Jeremiads at Half-Mast

The Light Around the Body

by Robert Bly
Harper & Row, 62 pp., $3.95

Damned Ugly Children

by Andrew Glaze
Trident, 80 pp., $3.95

The Light Around the Body is a meditation on politics, fatigue, failure, war, where we are now. In its theme and sensibility, its eerie passivity and suppressed anguish, it is, I suppose, a jeremiad at half-mast.

The President dreams of invading Cuba.
Bushes are growing over the out- door grills,
Vines over the yachts and the leath- er seats.

All of the poems in Robert Bly’s second collection spread themselves in the same sad, gray, moonlit language, the emotions deceptively bedded deep below the surface, a sort of post-contemplative, post-surrealist style, the mind drained of its data, possibility wrung dry. Yet, too, the poems seem ennobled by the small rightness of tone, images, indictment, the modest urgency of the poet’s response.

Like Thoreau and Tolstoy, Robert Bly is a puritan at heart. I think he would renounce art for truth, the imagination for “reality,” and both, should he be forced to do so, for morality—perhaps an unappealing Middle-Western morality, thin-lipped, reedy, self-righteous. In Bly’s America, an America very much of the moment, everything’s a cheat, or everything’s ersatz; or everything becomes so, even, at times, Nature. The silence in the snowy fields (the title of the poet’s first collection) becomes here the official silence of injustice, or the babble of the insane.

Bishops rush about crying, There is no war,
And bombs fall,
Leaving a dust on the beech trees…

The good Germans drink cokes and watch the hockey match, dressed in different suits, different roles, but aimless, apprehensive. The swinging society swims into sight like some barren planet tufted with tokens of USA today: “Tiny loaves of bread with ears lie on the President’s table.” The President is the great devourer, the smyler with the knyfe beneath the cloke, everyone’s monster…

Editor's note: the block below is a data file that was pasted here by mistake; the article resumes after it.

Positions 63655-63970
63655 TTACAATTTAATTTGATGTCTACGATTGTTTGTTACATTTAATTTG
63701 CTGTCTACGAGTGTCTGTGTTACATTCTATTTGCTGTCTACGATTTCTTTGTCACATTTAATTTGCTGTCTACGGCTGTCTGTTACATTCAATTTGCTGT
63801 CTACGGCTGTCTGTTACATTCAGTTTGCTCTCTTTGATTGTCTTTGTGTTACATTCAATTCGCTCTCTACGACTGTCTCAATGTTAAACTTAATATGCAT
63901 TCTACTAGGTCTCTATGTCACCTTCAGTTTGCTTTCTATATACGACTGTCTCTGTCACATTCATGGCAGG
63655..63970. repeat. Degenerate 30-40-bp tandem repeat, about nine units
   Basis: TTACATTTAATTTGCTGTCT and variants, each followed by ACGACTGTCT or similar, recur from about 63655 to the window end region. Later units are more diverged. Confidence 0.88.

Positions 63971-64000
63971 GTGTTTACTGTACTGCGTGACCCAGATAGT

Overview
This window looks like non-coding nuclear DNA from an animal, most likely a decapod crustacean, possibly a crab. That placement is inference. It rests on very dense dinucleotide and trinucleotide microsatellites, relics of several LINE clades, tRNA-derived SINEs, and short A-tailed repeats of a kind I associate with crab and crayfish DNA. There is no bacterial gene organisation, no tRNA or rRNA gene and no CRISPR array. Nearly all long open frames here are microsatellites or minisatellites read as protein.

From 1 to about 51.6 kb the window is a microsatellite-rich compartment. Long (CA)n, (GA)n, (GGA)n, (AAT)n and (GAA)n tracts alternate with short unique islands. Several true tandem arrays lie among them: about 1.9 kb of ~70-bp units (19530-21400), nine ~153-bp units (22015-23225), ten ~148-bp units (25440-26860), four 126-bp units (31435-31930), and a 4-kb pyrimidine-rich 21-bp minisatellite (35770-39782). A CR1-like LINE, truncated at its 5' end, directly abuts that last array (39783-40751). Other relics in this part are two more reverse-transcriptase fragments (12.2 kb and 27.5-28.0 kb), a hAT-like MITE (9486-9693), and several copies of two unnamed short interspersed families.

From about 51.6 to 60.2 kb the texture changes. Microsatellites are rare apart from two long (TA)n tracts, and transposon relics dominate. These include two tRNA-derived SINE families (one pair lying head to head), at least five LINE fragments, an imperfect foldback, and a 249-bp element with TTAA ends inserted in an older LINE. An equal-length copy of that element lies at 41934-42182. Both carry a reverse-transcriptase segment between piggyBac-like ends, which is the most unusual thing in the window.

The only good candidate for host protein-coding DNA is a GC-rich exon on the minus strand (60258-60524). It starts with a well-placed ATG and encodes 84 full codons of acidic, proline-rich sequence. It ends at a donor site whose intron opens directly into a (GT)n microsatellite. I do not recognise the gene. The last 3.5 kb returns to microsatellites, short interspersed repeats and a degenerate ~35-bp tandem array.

Bly is a strange poet, austere yet tender. A sense of distaste or personal disquiet haunts much of his work; the poet himself, in his wayward, intensely musing way, drawn close to disintegration. But he is also strong-willed, carefully armored, defensively settled in his beliefs and sense of place or of history. He is tremendously subjective, but his subjectivity has always been pitted against objectivity. In Silence in the Snowy Fields the contrast was between his self-enclosure and his everyday existence, his Minnesota farm, horses, hunting. In The Light Around the Body the dramaturgy is that of the poet’s interior journey through Vietnam, imperialism abroad, materialism at home. The new poems are political, but not agit-prop.

Very likely all of these poems should really be read as one poem, or as a set of variations on a single complaint. “Merchants have multiplied more than the stars of heaven,” a sardonic echo of Kant’s “the moral law within and the starry heavens above,” is the first line of the first poem. Luxury, indolence, boredom, the TV set, the Chase National Bank, Johnson’s cabinet, people existing in an affectless calculating well-fed indifference—these thematic properties appear again and …

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